Double-blind reviewing in IACR conferences, revisited

16 Aug

We provide background on the practice of double-blind reviewing (aka “anonymous submissions”) and discuss its advantages, disadvantages, and side effects. While much of the discussion is general, we concentrate on the specific case of  the conferences run by the International Association for Cryptologic Research (IACR), namely Crypto, Eurocrypt and Asiacrypt. We conclude with an opinion and a suggested course of action. We hope that this post will prompt open discussion on double blind reviewing in general and in  IACR conferences in particular.

The full posting is here (in PDF)

14 Responses to “Double-blind reviewing in IACR conferences, revisited”

  1. Ran Canetti September 5, 2012 at 5:06 pm #

    A delayed response to Christian Cachin’s post:
    Many thanks for the reference to Richard Snodgrass’s writing the
    subject. He actually has a number of writings on this, can avoid the
    paywall at his hompage:

    Indeed these are thorough articles. Would have made my life easier if I
    found them earlier 🙂

    However I still disagree with his conclusions:

    He quotes numbers of 55%-80% success in hiding the identity. My feeling is that these days the numbers are significantly lower; But regardless of the exact numbers, There is something inherently broken in imposing a mechanism that is known to work only some of the time, and furthermore is easy to subvert and manipulate.

    Furthermore, Snodgrass refers to a journal review situation, where a
    paper is reviewed by a handful of people, and reviews are individual. In a program committee setting, where reviews are meant to be collaborative, things are worse: With these numbers it is very likely that that for a vast majority of the papers we have that some of the PC members know the authors and some do not. This is an unhealthy situation which naturally leads to what I called “underhanded bias”.

    So I dont agree that DBR clearly results in overall better reviews. For some reviewers and some papers this might indeed be so, but in other cases DBR might (and does) actually lead to more bias. Furthermore, in these cases the veil of secrecy allows the
    bias to go uncontrolled.

    I think that in such murky situations it is best to put things on the table as much as possible: This “full information model” seems like the most effective way to avoid those uncontrollable side effects. It is also the best way to teach ourselves (as individuals and as a community) to put biases aside and concentrate on the science.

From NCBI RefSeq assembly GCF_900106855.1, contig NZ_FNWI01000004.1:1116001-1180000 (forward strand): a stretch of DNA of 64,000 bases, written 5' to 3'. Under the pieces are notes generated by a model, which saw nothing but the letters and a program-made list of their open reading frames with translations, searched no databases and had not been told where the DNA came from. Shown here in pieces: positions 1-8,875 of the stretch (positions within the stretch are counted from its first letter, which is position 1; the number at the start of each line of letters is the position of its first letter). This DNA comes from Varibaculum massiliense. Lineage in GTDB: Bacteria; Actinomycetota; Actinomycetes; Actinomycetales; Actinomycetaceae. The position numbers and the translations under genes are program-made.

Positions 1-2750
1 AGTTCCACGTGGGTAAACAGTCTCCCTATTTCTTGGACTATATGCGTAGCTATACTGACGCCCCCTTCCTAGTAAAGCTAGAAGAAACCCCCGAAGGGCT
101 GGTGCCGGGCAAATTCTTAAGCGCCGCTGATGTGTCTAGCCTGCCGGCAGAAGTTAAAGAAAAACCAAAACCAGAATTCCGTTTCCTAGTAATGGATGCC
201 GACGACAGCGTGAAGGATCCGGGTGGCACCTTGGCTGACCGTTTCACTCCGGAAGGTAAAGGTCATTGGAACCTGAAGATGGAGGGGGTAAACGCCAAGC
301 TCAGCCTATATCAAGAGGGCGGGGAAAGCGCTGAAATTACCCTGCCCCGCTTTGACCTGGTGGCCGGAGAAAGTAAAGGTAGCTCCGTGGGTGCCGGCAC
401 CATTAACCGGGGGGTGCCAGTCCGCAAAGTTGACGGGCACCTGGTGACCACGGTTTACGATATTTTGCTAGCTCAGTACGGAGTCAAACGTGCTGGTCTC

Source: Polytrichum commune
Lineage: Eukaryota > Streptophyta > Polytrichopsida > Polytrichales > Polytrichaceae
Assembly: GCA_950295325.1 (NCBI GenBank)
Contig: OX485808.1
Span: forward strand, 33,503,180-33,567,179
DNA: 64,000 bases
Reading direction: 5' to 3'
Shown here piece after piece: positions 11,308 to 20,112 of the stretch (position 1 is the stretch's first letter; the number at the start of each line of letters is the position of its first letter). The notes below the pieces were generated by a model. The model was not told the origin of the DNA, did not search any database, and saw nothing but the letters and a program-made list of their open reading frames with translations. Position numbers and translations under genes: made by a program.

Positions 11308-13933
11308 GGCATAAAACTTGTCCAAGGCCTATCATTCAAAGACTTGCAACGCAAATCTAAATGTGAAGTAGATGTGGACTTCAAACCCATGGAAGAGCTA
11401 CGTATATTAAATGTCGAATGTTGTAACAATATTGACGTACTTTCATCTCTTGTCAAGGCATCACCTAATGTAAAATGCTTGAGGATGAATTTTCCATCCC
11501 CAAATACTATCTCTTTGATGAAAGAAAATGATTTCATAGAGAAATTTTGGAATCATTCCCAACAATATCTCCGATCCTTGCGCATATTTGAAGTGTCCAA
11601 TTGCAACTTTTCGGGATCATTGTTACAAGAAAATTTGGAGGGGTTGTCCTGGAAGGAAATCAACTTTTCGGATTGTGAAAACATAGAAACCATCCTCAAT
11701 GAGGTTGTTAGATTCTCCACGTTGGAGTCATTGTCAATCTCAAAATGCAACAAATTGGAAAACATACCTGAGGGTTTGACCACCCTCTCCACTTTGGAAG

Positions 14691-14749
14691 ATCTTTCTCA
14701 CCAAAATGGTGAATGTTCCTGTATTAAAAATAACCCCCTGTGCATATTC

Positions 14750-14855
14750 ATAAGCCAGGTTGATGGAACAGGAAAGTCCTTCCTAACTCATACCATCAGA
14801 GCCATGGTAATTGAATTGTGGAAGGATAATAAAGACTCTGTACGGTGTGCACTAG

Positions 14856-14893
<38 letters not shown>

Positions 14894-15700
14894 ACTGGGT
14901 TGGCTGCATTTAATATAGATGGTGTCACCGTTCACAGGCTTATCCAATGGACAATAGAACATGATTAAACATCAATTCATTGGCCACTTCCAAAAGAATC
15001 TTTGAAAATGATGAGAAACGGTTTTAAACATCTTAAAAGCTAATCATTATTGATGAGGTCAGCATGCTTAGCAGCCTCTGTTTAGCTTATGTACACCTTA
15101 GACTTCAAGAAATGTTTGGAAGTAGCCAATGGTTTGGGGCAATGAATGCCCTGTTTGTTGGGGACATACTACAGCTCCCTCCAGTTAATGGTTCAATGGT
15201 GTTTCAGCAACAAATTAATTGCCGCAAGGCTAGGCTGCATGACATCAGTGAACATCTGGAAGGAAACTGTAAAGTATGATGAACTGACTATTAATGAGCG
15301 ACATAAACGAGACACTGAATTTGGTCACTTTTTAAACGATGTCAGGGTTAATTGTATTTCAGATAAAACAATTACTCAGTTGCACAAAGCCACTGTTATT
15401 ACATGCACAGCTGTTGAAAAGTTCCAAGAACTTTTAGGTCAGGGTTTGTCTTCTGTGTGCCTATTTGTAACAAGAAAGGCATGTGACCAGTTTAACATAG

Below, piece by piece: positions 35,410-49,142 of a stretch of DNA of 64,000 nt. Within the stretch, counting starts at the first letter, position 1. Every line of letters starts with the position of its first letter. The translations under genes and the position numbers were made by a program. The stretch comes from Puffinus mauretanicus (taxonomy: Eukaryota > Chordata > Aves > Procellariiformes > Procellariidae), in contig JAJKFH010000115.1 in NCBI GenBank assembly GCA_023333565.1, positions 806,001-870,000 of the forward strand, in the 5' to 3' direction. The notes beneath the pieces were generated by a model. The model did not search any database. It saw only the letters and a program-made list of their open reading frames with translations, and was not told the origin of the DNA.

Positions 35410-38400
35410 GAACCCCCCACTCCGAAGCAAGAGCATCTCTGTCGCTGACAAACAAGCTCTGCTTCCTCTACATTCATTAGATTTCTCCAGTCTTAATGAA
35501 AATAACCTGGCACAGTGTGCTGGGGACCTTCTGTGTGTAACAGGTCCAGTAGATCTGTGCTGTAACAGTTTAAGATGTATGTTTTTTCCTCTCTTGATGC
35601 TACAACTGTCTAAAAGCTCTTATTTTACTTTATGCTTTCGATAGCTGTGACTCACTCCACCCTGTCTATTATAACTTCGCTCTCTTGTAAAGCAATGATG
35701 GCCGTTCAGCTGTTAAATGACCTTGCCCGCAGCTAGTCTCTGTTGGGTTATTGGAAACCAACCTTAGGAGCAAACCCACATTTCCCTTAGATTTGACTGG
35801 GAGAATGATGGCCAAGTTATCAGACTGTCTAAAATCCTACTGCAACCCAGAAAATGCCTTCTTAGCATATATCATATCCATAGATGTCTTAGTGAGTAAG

BTW, regarding the DB community: there are a couple of other studies in that community regarding the effect of DBR, see:

    Click to access p29-inv-article-madden.pdf

    Click to access DB_detail.pdf

    These two look at practically the same data and reach opposite conclusions. (They seem to predate Snodgrass’s notes and the TODS decision.)

    I also recently spoke with a number of colleagues in the DB community and there seems to be some major resentment there too to the DBR policy of TODS and SIGMOD. The arguments I heard are very similar to the ones in the IACR community – namely DBR doesnt really work, it just obfuscates things and causes confusion.

  2. stevengalbraith August 29, 2012 at 8:38 pm #

    I am currently co-chair of INDOCRYPT. We are using DBR. As chair, I know the author names and can see all reviews and discussions.

    Without mentioning any specifics, it is my impression that DBR is allowing papers from famous and non-famous authors to be considered on an equal footing. There are several cases where it is clear that the reviewers have not managed to deduce the author identity. On the other hand, it is very hard for me as chair to be un-biased about papers when I know who the authors are. It has been difficult for me to ensure that my judgement has not been influenced by this information — maybe I have failed. Hence, overall I am in favour of DBR.

    On the other hand, I was also on the CRYPTO and EUROCRYPT PC this year. For these conferences the success rate is very low and the competition is very tough. The conference programme is already dominated by researchers from a small number of leading institutions (as is the PC). It was usually obvious who the authors were of papers I was assigned to referee (at least, for the serious ones that had any chance of success). I agree that DBR is not very effective in this setting.

    The issue of authors referring to their own work is not so hard to deal with. Most people seem to have no trouble with this.